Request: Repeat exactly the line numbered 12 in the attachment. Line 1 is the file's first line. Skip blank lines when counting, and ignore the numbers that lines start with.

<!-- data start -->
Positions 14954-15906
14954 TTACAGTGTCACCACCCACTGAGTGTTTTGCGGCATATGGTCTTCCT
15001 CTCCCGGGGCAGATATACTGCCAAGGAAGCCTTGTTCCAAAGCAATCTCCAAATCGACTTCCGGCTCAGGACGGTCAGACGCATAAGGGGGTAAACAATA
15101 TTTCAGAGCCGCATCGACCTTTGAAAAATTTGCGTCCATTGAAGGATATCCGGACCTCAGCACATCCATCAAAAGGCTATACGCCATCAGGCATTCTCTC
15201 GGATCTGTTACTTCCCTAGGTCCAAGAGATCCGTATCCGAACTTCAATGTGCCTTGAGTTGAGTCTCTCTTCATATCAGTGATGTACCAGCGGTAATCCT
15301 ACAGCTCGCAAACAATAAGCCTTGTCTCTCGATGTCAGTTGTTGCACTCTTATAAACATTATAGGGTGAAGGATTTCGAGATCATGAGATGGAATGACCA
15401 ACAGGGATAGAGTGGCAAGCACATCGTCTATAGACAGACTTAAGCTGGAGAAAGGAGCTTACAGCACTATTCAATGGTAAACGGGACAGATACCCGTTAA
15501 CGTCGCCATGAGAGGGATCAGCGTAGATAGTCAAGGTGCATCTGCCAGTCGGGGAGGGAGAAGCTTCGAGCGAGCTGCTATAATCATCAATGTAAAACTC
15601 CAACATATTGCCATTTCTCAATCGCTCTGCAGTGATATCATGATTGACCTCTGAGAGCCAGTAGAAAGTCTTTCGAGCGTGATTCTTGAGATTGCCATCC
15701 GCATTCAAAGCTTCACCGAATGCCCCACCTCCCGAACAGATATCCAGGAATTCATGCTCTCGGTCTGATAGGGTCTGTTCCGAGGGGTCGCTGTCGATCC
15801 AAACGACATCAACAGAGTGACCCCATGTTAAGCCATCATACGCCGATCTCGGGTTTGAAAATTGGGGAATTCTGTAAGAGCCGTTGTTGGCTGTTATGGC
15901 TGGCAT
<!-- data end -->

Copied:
15901 TGGCAT